Ah, spin-offs. The cynical shareholder-approved cash-grab created for a series that’s got a little too big for its boots. The desperate last-ditch attempt at trendy relevance for a fading favourite. A shoddily resurrected IP’s woefully undercooked stab at attracting a new audience.
They’re the “Grandma heard you liked playing game boxes” of the hobby; the officially licensed pretenders to the video game throne; titles to be treated with anything from mild caution to outright contempt for being so wilfully “unfaithful” to their respectable roots. Some of them certainly deserve all the criticism the internet can muster for bolting an irrelevant famous name onto a lazy idea and then daring to charge money for it.
Some of them, not all of them.
The best spin-offs or crossovers are great fun when played by the fans they were created to entertain: I defy anyone to not enjoy one of Omega Force’s Warriors titles themed around their favourite series
The best spin-offs or crossovers are great fun when played by the fans they were created to entertain: I defy anyone to not enjoy one of Omega Force’s Warriors titles themed around their favourite series (which at this point could be absolutely anything from Gundam to Breath of the Wild to Fire Emblem to One Piece to Persona 5), and the very best examples of this financially reliable branch of game development manage to expand upon their source material in new and fascinating ways.
Look at the way the Theatrhythm titles take one of the many specific things the Final Fantasy series has always been praised for and then siphons it off into its own context-free miniseries, allowing everyone to enjoy those grandiose battle themes at any time without all of that grindy RPG’ing — arguably the one thing that has always made a Final Fantasy a Final Fantasy — getting in the way. These offshoots couldn’t be more different from any of the original titles they shamelessly plunder for content, and the Theatrhythm series couldn’t be better for it.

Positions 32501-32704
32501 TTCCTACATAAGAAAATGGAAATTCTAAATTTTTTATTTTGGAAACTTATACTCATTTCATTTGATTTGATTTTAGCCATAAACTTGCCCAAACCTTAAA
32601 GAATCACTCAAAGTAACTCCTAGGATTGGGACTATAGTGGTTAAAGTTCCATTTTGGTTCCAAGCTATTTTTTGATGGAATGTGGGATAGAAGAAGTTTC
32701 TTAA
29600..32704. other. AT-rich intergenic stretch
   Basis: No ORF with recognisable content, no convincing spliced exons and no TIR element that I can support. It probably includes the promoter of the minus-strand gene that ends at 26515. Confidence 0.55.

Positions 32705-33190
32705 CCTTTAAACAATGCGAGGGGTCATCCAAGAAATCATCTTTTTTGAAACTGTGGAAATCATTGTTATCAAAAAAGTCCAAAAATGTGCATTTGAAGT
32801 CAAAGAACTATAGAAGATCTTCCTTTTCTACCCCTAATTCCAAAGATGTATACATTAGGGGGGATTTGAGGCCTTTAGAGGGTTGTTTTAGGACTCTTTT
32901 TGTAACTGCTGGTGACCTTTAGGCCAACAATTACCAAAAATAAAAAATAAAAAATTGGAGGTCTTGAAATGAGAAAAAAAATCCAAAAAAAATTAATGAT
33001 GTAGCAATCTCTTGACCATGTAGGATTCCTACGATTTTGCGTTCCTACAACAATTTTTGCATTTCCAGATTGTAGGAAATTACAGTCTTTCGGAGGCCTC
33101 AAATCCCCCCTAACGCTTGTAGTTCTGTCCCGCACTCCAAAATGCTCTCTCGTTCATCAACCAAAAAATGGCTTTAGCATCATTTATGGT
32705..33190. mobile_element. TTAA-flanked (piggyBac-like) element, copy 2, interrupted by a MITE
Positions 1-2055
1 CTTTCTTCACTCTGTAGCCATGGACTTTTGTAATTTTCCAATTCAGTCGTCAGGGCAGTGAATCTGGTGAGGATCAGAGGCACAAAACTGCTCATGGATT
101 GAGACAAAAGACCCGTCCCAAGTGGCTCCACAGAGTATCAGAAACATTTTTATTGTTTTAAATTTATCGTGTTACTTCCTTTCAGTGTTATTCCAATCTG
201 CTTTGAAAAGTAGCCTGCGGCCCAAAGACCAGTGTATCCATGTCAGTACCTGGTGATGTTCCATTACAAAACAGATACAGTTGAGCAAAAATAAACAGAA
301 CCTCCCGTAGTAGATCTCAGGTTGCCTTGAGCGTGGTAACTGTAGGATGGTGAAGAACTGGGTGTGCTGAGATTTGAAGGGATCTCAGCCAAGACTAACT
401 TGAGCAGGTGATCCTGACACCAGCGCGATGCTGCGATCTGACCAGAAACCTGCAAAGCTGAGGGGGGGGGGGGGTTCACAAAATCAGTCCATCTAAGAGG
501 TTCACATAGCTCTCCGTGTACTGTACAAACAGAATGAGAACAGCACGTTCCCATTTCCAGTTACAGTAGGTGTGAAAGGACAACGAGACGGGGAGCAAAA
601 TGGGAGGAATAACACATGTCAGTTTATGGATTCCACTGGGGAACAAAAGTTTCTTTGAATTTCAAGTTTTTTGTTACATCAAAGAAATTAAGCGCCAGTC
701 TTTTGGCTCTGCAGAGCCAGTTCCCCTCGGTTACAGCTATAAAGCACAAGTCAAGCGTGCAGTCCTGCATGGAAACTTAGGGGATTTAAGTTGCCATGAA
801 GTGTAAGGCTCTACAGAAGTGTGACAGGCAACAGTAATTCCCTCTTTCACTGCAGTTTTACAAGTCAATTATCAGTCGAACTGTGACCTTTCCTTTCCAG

And for those who aren’t already in love with the well-known logo on the front of the box but perhaps know they like action, sport, or fighting games and would love to play more in the same genre, these licensed by-products offer a precious chance to fall in love with a series they otherwise may never have gone near.
Let’s use the recently released Pokémon Unite as an example of this world-expanding phenomenon. It’s free to start for anyone with a Switch (and later in the year for anyone with a compatible phone), which already removes the most obvious barrier to entry — upfront cost. Pokémon games aren’t cheap to buy even secondhand (perhaps especially secondhand) and for new or lapsed players there’s a bewildering array of remakes, enhanced versions of previous releases, differing versions of brand new titles, and upcoming games to choose from.
Is Unite anything like a “true” Pokémon experience? Can casual users hope to get a feel for traditional battling while they get to grips with Aeos energy, goal zones, and new clothes for their Pikachu? No. And that’s a good thing. It’s a fresh start, a chance to try a new Pokémon game free from any worries about picking the right sort of moves for the right sort of Pokémon or wondering if you’re supposed to recognise who the person currently talking to you is. It gives people a chance to dip in and find out they have a favourite Pokémon and then maybe spot them or one of the same type in a New Pokémon Snap photo on their friend’s social media feed or in the trailer for Brilliant Diamond/Shining Pearl and feel fondly enough about them to finally sample a game in the series they’d previously only looked at from afar.